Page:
At this distance, it could take between 5,000 and 10,000 years for Planet Nine to complete a single orbit around the sun. Its orbit is likely highly elliptical, leading to significant variations in its distance from the sun over time. Furthermore, it probably orbits on a different plane than the rest of the planets, which adds to the challenge of locating it.

So, why haven’t we spotted Planet Nine yet? The answer is simple: it’s “very, very far away,” according to Brown. Additionally, the researchers initially had no idea where the planet was on its predicted orbital path, so they had to search a huge region of the sky to find it, similar to searching for “a single white whale in an ocean,” as Brown described it. Researchers have analyzed thousands of images from various sky surveys along the proposed orbital path of Planet Nine, searching for objects that exhibit movement over time.

If Planet Nine is located at the farthest point in its orbit, a powerful telescope will be required to spot it. Brown and Batygin are currently analyzing data from Japan’s Subaru Telescope in Hawaii, which has a better chance of finding the planet than Pan-STARRS. If this survey is unsuccessful, they plan to use the upcoming Vera C. Rubin Observatory in Chile, which is currently under construction. This ground-based telescope, equipped with the world’s largest digital camera, will allow researchers to peer farther into the Solar System than any previous telescope, similar to how the James Webb Space Telescope has enabled researchers to look farther across the observable universe than ever before.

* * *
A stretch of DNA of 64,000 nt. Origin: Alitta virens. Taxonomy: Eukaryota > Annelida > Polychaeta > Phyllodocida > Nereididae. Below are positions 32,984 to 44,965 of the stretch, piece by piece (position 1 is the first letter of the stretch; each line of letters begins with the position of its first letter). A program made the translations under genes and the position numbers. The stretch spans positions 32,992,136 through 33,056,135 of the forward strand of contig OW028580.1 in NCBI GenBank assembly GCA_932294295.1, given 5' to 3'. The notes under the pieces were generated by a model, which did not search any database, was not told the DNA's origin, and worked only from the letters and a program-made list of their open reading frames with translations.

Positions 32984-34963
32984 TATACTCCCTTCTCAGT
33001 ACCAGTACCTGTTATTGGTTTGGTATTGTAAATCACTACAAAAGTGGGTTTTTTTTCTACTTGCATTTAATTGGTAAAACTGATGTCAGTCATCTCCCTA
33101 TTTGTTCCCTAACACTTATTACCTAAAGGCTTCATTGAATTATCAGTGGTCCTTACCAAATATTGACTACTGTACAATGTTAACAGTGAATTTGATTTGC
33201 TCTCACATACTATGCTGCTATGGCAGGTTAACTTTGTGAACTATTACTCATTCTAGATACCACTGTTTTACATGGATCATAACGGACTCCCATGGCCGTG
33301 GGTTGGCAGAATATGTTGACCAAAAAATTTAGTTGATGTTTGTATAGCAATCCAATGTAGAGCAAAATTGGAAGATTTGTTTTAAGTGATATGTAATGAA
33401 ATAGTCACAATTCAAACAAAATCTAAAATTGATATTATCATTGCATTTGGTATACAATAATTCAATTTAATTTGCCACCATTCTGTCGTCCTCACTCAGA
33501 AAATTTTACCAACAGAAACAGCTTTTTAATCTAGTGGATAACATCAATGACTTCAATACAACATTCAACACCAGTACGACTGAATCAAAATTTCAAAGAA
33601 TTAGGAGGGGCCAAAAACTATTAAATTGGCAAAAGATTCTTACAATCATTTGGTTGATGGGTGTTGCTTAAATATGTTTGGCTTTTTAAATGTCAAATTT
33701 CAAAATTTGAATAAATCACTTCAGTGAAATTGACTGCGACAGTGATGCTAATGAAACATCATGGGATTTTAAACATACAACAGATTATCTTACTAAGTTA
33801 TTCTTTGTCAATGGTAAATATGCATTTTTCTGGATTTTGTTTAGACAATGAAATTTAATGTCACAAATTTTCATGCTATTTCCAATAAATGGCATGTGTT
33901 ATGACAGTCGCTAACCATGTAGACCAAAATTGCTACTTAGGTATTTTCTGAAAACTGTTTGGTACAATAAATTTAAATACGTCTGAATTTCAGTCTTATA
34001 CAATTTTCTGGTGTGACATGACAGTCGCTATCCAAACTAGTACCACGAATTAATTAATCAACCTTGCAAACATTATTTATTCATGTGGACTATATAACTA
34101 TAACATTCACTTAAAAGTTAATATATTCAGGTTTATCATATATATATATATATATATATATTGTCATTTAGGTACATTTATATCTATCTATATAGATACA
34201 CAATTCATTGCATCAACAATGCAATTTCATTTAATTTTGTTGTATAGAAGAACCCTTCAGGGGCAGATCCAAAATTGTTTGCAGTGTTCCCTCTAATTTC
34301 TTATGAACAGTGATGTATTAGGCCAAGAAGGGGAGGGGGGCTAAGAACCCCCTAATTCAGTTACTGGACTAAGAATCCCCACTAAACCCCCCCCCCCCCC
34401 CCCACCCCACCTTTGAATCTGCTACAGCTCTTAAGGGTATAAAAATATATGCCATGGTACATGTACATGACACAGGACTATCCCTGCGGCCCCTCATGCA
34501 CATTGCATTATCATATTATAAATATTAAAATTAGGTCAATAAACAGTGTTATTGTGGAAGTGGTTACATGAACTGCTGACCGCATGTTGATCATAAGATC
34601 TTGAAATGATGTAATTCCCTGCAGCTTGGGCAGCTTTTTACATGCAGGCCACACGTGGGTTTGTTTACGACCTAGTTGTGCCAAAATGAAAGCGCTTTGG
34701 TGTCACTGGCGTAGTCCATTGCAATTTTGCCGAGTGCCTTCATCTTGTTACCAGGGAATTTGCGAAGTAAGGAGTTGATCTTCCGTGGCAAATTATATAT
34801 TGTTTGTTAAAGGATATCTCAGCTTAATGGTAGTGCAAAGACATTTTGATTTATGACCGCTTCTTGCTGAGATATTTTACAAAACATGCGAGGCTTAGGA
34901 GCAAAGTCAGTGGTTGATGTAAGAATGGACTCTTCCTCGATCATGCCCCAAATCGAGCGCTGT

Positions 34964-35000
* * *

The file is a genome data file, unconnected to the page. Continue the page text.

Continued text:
Although scientists are still divided over the existence of Planet Nine, they all agree that actually finding the elusive world would likely be the most significant solar system discovery of the century